As I was sure that level 4 was to low, I decided to grind a bit. Everyone is decked out with the newest gear, including the Silver Sword for my Fighter. The only stuff missing are the bracelets. I also got Lit2 for my Black Mage, who used it to good effect, by killing tons of water monsters.

And that's were I'm at. It's fun, even the grinding. Everything is so simple, and the whole thing feels like a big game of D&D (I know, FF is based on that game), where you have this pseudo open world, where you just run around and do unconnected, small quests.

I'm already scared of the Marsh Cave. I'm not sure I even can make it there, without nearly dying, but we will see. That's it, for now.
 

Sarge

hardcore retro gamin'
Marsh Cave is rough - maybe the toughest challenge in the game, barring ol' Warmech. The only way I ever got through it was to grind, make sure I had all my upgrades (and make sure I had LIT2!), and 99 Heal Potions on hand. Even then, you can be subjected to luck of the draw when you go for the Crown. You can fight up to four mindfl... I mean Wizards, and I'm pretty sure there's a chance they can surprise you as well.

Anyway, I always grinded up around Elfland.

Where this got interesting was when I ran parties without access to much magic. I've run four Fighters several times, which are shockingly viable throughout the game, but it can make that Marsh Cave fight a bit more difficult, and of course healing is always more problematic.
 

FelixSH

(He/Him)
Where this got interesting was when I ran parties without access to much magic. I've run four Fighters several times, which are shockingly viable throughout the game, but it can make that Marsh Cave fight a bit more difficult, and of course healing is always more problematic.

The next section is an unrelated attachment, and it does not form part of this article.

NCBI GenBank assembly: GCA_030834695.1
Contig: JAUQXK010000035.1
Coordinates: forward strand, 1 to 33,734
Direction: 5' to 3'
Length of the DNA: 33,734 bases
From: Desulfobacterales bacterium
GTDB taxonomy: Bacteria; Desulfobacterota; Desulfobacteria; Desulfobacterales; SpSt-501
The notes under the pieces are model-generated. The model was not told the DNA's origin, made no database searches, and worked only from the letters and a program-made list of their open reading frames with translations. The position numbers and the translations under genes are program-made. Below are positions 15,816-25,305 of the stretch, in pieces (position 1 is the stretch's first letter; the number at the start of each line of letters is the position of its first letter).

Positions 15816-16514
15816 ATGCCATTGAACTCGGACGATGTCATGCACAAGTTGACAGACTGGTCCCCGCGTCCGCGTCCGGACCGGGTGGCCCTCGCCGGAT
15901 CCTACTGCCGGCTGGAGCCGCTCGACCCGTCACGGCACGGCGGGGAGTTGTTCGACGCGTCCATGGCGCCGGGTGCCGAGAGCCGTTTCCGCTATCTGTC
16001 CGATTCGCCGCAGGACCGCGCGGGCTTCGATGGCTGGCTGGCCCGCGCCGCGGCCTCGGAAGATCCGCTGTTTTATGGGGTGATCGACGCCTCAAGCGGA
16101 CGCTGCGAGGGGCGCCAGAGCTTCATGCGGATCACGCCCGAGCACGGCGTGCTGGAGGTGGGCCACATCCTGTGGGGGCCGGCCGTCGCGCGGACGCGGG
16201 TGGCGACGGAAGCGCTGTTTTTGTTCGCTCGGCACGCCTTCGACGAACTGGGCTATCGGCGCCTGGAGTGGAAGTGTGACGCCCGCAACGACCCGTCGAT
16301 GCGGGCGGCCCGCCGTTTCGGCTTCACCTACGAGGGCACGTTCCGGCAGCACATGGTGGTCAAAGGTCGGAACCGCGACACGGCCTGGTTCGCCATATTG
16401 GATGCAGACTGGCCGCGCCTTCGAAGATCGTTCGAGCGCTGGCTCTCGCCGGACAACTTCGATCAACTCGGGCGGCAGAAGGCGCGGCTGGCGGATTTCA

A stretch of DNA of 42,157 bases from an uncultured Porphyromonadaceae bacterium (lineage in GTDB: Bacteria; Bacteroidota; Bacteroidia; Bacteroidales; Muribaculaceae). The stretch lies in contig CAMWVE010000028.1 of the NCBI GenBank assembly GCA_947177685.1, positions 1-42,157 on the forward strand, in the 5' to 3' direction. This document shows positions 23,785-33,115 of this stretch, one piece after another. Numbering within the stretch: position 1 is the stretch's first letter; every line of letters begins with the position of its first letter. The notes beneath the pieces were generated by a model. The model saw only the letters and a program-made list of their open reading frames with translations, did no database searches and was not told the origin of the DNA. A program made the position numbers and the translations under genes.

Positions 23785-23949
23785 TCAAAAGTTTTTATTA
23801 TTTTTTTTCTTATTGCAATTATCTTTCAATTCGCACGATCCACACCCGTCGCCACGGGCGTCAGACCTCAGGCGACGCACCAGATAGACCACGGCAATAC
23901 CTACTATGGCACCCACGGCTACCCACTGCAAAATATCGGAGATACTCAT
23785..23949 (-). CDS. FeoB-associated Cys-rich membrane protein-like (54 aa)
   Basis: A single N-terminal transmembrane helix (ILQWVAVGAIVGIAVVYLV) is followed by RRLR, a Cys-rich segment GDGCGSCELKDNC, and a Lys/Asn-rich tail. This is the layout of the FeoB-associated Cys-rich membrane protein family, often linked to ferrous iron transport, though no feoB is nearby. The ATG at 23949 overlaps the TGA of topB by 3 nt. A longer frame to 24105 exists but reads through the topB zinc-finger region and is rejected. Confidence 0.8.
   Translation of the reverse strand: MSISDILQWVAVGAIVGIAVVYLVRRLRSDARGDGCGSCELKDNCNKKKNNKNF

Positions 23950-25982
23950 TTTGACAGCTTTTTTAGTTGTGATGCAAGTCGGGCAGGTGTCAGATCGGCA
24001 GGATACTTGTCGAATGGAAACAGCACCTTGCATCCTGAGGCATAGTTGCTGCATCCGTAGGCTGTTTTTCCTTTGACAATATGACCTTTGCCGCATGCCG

While I know that four Fighters are likely a very useable party, I'm very happy to have LIT2, just for traveling around and meeting big groups of enemies (Sahags, I'm looking at you).

I spent the day by making it to the point where a dwarf (in the Cave of Dwarf) blew up a piece of land that looked pretty big, just by using some TNT. It feels so weird to have TNT in an FF game, at least one of the non-Sci-Fi kind. But the whole game is weird, so whatever.

The Marsh Cave was a challenge, but by the time I had made my way to the dwarfs one time, and just trying to even get to the Marsh Cave without success (I made it back to Elfland), I had made it to level 7 and had gotten enough money for all equipment, including the Silver Sword, which seems pretty powerful. The Fighter suddenly started to reliabely hit stuff, instead of missing 2/3 of all hits.

The one thing that drives me mad about this game is the missing. Everyone misses so much, it's ridiculous. But it got better, with the Fighter getting this sword, and the BB reaching level 7 and getting rid of all equipment. He isn't nearly as strong as the Fighter, but hits most of the time, and does actually decent damage.

Anyway, I also bought 30 Potions and 15 Pures, or something like that, and made it to the Marsh Cave. It took three tries. The first time, I actually had only 2 or 3 Pures, and met up with some of this mushroom-looking jerks, who poisened two of my guys. I just made it up from the entrance, got the treasure in that room, got poisened again, with no way of healing it, and made it back to Elfland. That's actually were I stocked up on Potions and Pures.

The second trip went better, and I made it the the third...floor (how do you English people floors below ground?), where my stuff ran out, because I had to check way too many of these same-looking rooms. The second floor didn't help either, with it being somewhat big. But, if you know where to go, the trip is relatively short. The thrid trip worked out, my team was already strong enough to make it to the cave without a sweat, and the three Wizards weren't too bad (no surprise, thankfully).

Alltogether, the Marsh Cave wasn't so bad. Maybe I got lucky, or was just prepared, but with multiple tries, it is pretty managable. But, again, having LIT2 for really bad cases, and a Fighter with the Silver Sword likely helped a lot.